HIGHLIGHTS are the whole playlist, 'cause it's kickass, but include I Hate Myself for Loving You by Joan Jett & The Blackhearts, I Don't Believe You by Pink, Good Girls Go Bad by Cobra Starship, Thinking of You by Katy Perry, and I Don't Love You by My Chemical Romance. It is both angsty and great.

That's all. Since the advent of Spotify, the amount of music has made playlist-making a rather daunting prospect, to be honest, so my production rates have just plummeted. Now they're all themed like "Walt Disney Kidnapped My Childhood and I've Got a Bad Case of Stockholm Syndrome" or "Patsy Cline Goes Walking Whenever the Fuck She Wants." 

Is this just me? Do other people do this? OTHER PEOPLE HAVE TO DO THIS.

Thursday, April 16, 2015

Comics and Why I'm Now Into Them

I've resisted comics for a long time. Sure, I read Maus and Persepolis and Fun Home, but those are graphic novels, damnit, and do not count. Or they half-count. I don't know, the point is I tried comic books time and time again and ALWAYS found myself both bewildered and bored.


When I was in NYC, I went to Forbidden Planet, which is a nerd shop right next to The Strand. Out of some obstinate feminist impulse, I decided every man in there assumed girls don't read comics and that I would prove them WRONG PERSONALLY MYSELF by walking around like I knew what the hell I was doing.

I wasn't reeeeally planning on getting something until I saw Princess Leia

Who doesn't love Leia Organa, princess of Alderaan (wait, if her parents are dead, is she queen? why do they keep calling her princess? someone check into this please) and an integral part of the rebellion against the Empire. 

She's kind of just generally awesome

This comic series takes place after Episode IV, aka A New Hope, aka the first Star Wars movie made. Leia finds out the Empire is planning on hunting down all the remaining Alderaanians and she decides to find them first. With the help of a lady pilot who's flying her around! I instantly assumed there was already slash fiction about them, but there is NOT. What. Internet, you have disappointed me. 

So I bought issues 1 &2 of that, then chatted with my delightful friend Meghan over dinner that evening about how with comics, you really just need a window to jump through. The comic world is huge and there's just an overwhelming amount of material and backstory, but if you find a writer, or an artist you like, that can get you started. She recommended Sex Criminals and Bitch Planet. So accordingly:


I also just got Lumberjanes in the mail yesterday and I. am. amused. 

Sex Criminals is about two people who, when they orgasm, time stops. But just for them. And they can wander around in it and commit crimes. I KNOW BUT IT'S REALLY GOOD OK.

Manifest Destiny is right in my wheelhouse, as it's Lewis and Clark going west, but their secret mission is to fight monsters. There's a comic for everyone, you guys.


I only have like issue 8 of Elektra so I'm still not...totally positive...what it's about. There's a lady and she has knives or katanas or something? And also dances? But fights bad guys while wearing scarves? I don't know how it's good, except oh yeah -- Mike Del Mundo does the art for it and it's SO PRETTY and he's going to be at C2E2 next week and I am going to harass him.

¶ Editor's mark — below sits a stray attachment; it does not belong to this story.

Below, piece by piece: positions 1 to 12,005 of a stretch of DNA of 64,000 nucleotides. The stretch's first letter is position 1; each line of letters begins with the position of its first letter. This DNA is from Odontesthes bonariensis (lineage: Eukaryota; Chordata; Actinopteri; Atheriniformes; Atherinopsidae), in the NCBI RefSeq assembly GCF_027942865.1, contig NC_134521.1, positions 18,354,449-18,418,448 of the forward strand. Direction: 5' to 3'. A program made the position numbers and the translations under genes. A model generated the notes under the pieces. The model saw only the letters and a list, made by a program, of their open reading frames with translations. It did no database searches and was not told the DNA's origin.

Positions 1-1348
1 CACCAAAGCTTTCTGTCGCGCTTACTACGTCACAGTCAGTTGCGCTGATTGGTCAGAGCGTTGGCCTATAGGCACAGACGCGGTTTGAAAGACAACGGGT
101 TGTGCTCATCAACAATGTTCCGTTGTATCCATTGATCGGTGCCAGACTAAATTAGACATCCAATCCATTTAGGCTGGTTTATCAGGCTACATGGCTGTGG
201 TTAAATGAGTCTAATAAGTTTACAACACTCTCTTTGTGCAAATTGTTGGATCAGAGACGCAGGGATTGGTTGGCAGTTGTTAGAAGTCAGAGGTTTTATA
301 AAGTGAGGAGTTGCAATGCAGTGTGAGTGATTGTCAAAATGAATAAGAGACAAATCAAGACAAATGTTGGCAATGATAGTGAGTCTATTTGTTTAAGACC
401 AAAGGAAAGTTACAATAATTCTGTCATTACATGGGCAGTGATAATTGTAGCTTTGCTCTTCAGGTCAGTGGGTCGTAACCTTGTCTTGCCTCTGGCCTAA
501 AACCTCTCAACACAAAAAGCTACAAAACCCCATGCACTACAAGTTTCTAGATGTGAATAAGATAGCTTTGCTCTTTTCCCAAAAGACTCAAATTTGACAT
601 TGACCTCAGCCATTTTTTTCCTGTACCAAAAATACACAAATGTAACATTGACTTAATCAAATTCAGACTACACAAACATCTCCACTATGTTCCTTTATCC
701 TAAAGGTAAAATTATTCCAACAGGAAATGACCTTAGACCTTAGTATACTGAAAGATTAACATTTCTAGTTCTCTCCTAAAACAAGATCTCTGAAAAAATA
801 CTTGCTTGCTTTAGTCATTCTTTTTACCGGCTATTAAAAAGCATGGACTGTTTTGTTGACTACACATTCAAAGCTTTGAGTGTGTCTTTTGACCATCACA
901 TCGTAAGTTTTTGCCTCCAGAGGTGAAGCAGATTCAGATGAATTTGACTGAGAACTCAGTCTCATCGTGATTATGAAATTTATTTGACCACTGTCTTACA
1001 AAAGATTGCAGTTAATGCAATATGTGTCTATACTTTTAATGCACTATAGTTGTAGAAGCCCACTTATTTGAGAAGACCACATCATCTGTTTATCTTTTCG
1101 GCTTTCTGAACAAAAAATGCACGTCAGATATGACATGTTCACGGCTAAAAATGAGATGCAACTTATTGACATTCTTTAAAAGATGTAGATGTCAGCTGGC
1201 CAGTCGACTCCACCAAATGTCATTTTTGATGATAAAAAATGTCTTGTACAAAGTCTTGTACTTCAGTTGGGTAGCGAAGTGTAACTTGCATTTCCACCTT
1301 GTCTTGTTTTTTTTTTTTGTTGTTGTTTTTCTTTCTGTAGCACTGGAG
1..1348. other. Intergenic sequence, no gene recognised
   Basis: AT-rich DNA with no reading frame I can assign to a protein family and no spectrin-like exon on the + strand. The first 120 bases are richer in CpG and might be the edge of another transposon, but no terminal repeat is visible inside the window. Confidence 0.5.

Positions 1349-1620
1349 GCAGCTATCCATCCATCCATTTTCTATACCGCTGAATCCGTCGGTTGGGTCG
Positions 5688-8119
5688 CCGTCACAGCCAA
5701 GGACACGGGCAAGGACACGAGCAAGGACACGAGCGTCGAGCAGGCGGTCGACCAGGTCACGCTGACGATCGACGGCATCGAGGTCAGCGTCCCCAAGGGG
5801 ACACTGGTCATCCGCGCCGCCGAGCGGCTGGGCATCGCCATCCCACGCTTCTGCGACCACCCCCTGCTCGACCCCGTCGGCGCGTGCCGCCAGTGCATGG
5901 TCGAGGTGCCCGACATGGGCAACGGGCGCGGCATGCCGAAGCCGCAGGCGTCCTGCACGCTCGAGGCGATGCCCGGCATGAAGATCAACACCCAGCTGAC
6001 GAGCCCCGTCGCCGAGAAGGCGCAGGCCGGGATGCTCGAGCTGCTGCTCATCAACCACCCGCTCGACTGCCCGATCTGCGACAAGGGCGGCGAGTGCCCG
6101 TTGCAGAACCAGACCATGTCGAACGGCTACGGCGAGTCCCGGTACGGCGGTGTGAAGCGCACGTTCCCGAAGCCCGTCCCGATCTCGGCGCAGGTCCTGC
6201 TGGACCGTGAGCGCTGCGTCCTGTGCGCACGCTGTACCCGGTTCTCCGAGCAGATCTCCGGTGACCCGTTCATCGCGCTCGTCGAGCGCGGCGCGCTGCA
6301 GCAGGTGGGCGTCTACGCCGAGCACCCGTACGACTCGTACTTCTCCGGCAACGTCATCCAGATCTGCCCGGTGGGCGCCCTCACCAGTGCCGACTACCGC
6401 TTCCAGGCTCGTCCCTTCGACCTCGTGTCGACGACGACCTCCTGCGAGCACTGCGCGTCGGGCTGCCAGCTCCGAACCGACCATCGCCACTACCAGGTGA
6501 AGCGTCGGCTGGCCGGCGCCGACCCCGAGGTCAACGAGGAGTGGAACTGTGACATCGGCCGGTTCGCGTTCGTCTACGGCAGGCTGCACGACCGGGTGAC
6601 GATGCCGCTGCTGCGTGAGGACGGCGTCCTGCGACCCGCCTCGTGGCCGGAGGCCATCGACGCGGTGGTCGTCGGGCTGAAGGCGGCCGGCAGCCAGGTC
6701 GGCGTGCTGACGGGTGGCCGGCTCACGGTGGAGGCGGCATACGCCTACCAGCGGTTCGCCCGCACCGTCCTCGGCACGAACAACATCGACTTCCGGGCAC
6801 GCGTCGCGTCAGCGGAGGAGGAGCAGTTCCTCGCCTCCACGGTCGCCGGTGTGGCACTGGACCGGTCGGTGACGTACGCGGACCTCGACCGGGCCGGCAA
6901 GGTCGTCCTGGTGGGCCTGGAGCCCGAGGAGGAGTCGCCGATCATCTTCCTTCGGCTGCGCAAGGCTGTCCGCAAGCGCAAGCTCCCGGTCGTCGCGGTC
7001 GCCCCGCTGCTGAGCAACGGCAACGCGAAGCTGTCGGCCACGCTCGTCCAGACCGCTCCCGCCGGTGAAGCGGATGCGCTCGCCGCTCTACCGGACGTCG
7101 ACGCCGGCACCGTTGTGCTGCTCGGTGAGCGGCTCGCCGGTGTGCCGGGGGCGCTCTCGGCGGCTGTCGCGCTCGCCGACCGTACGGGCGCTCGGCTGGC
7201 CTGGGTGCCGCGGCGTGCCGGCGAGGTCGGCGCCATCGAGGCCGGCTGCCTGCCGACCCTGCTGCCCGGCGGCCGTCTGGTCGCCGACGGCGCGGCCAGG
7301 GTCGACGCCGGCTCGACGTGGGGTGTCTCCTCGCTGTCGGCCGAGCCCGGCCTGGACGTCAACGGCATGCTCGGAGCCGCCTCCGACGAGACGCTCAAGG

Bitch Planet is something I'm going to keep reading, but I'm also on the fence about it. Sometimes things are tooooo reactionary? But overall, a comic about a planet of non-compliant women which also gets into their backstories probably makes me happy.

As with most things I like, I've kind of dived into this headfirst and am spreading myself TOO THIN too fast, but there's just so damn much stuff. I have the new Hawkeye series by Matt Fraction on hold at the library, as well as the first volume of The Walking Dead. And I kind of want to start Fables

Seems good.

Aside from the intimidating wealth of material, the two things that kept me from comic books for so long were cost + length. It's like $4 for something that takes not-very-long to read! My brain was so against this! And the only follow-up I can give to that is "Eh, it takes longer than you'd think." 

But ALSO, there's this wonderful feeling of camaraderie and being a part of something that happens when you go into a comic book shop SPECIFICALLY to get the newest issue of something. Since almost all new releases of things happen online nowadays, it feels nostalgic and refreshing to go into a brick & mortar store and ask for the new Princess Leia (to which they will answer "Oh, it's not out yet -- yeah, the back of the comic says today, but they mess up their schedule a lot," but it's ok, because both of you are frustrated and that's more camaraderie).

I am so excited! One of the last frontiers of Nerdery Entertainment has opened up to me and I'm super-into it. 

Please be telling me the comics you are/have been enjoying, THAT I MIGHT ADD THEM TO MY LIST.

Tuesday, April 14, 2015

Villette Has Ended and Everyone Is Confused (Probably)



Villette has ended and...huh.

I was totally set to talk about Lucy's drug haze romp through a carnival, but then the ending of the book happened and now my brain is just perplexed and trying to figure out what exactly Charlotte Bronte's game is here, because wait what.

What are we thinking about this. So Lucy is given everything she wants, and sets herself up a la Jane Eyre, down to the "oh, you suddenly got money from someone in your past who wronged you and are now a lady of independent means," and then the ending happens and it's this weird fizzle of a nothing. 

MAYBE IT'S EXTREMELY DARING. It's probably that. The problem in my brain is it reminds me, like some other things in Villette, of Wuthering Heights. Just this crashing storm and wild prose and weird imprecations to heaven and then this danced-around ending that reminded me also of the stories I used to write in 5th grade where everyone dies, only finally I wrote some postscript to one that was like "But they never found the body of this one guy! So maybe he's alive! Maybe! If it makes you feel better!"